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Default RE: Sea Ray heads - Portapotty vs. vacuflush

Quote:
jattea - 9/4/2008 11:30 AM

Hi all.
My understanding is that the standard option is the squarish "portapotty" with a pump flush, with a holding tank that can be pumped out.

What is a macerator?
Thanks!
Jonathan
Buffalo, NY
Jonathan, a standard "portapotty" does NOT get pumped out, nada. It's a two-part unit; top part is the seat attached to the flush water tank. Lower part is the effluent holding tank. When you're finished for the weekend (or the season) you undo the two clasps on each side of the tank and take the lower unit to a commode, into which you pour the contents. Rinse everything out and you're ready for the next time.
For your boating season, six months of non-use and freezing temps might cause problems with the seals on a VacuFlush and might cause a nice stink if "stuff" was left in the holding tank before winterizing.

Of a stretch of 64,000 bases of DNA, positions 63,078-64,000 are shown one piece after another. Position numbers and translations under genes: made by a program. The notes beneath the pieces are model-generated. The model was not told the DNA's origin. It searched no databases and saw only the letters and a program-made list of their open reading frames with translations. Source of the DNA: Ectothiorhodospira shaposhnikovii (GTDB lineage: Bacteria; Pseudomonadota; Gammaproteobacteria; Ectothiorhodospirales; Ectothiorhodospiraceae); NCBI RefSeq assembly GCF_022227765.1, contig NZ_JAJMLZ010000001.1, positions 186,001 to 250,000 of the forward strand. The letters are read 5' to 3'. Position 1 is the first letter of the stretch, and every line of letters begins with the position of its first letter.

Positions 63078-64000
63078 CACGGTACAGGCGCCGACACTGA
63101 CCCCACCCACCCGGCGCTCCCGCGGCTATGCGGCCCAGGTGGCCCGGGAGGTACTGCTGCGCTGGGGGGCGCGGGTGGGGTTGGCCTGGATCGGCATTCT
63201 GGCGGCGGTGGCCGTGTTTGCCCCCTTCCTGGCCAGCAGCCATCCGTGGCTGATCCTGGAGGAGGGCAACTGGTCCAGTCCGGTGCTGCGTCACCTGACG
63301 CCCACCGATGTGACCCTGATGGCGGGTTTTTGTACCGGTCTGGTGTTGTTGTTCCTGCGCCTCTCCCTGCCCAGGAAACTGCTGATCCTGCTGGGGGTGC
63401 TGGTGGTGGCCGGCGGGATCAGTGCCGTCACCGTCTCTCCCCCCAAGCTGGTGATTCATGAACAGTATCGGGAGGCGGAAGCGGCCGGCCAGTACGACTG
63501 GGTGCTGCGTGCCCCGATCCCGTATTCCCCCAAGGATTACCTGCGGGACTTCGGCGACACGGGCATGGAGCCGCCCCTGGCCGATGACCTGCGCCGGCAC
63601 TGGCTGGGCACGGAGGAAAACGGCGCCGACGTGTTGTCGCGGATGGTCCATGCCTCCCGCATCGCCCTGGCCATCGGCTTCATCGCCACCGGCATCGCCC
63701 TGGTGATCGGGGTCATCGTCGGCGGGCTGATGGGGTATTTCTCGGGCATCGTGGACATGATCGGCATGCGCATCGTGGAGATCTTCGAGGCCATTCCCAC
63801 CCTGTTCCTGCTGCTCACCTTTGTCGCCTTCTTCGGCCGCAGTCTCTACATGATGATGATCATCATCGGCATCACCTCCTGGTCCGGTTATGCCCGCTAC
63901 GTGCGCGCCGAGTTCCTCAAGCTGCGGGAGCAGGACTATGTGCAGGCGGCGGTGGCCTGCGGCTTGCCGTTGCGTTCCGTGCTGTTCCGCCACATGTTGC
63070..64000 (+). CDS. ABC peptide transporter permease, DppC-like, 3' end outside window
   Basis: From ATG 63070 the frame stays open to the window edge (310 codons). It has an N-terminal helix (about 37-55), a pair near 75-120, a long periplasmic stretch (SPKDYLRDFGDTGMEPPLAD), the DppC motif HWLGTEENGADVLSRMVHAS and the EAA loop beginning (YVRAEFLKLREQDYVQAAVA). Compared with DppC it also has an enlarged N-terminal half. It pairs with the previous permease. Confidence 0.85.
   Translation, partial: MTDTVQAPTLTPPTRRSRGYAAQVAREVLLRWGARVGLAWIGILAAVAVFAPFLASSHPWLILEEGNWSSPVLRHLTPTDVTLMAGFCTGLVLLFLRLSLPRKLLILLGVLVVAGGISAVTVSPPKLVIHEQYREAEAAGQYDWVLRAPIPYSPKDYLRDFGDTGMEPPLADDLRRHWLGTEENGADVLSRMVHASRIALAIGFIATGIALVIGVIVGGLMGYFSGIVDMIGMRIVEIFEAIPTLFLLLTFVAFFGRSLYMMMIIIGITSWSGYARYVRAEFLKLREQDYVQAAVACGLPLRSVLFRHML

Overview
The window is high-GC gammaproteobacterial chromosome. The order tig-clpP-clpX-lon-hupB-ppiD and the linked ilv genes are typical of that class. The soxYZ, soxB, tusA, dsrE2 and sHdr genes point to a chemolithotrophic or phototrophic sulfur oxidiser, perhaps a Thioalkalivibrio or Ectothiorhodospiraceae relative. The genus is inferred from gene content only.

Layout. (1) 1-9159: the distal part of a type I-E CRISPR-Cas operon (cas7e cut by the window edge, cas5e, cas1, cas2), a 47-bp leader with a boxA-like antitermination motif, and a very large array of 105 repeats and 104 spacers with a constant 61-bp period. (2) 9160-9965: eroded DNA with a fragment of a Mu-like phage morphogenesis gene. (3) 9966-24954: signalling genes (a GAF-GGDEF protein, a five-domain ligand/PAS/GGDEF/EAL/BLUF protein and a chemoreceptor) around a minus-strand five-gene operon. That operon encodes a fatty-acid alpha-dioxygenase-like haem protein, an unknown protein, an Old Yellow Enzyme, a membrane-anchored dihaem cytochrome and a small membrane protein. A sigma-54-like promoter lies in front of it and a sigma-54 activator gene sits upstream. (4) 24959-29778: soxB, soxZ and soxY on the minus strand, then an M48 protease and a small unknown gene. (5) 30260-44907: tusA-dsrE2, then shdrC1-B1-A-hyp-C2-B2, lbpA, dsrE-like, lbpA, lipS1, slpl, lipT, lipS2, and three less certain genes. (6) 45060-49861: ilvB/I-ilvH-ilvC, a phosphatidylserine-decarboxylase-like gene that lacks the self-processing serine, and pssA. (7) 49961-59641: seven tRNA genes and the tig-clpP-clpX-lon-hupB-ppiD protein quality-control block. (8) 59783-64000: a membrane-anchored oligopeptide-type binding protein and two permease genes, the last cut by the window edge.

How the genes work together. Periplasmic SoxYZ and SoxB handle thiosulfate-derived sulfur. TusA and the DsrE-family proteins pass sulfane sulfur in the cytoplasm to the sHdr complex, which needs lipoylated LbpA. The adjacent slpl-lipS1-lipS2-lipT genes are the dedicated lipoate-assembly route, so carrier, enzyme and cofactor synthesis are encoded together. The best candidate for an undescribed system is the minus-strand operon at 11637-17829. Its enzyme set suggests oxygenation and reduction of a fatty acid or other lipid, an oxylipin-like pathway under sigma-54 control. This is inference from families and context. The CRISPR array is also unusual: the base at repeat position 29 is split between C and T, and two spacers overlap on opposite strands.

A Macerator is a grinder that pulverizes the paper and solid waste. Boats equipped with these allow the captain the option of either getting the holding tank pumped out at the fueling dock or discharging the effluent overboard. I'm not familiar with your boating laws, but would suspect that overboard discharge in your area is both illegal and gross.

The only commodes we've never had problems with are the simple Porta Pottis. Of course, I've never been blessed/cursed with ScarabChris' personnel problems!
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Old 09-05-2008, 07:38 AM
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Default Re: Sea Ray heads - Portapotty vs. vacuflush

I had a porta-potty in my 30' Sea Ray, with a maserator pump, and options to use a dock-side pumpout, or overboard discharge...Functionally, it was fine, but I had a firm "no solid waste" policy which didn't go well with the family...The other problem was the odor...No matter how well I cleaned it, the odor in the head was aweful...

I like simple, so I replaced it with a Blakes Lavac head, and a LectraSan system...The head uses a manual pump, and also works via vacuum, but unlike most marine heads, this one is bulletproof...
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Old 09-05-2008, 08:24 AM
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Default Re: Sea Ray heads - Portapotty vs. vacuflush

Quote:
Lazy_Iguana - 9/5/2008 7:47 AM

I spent a weekend on a boat with a vacu-flush toilet.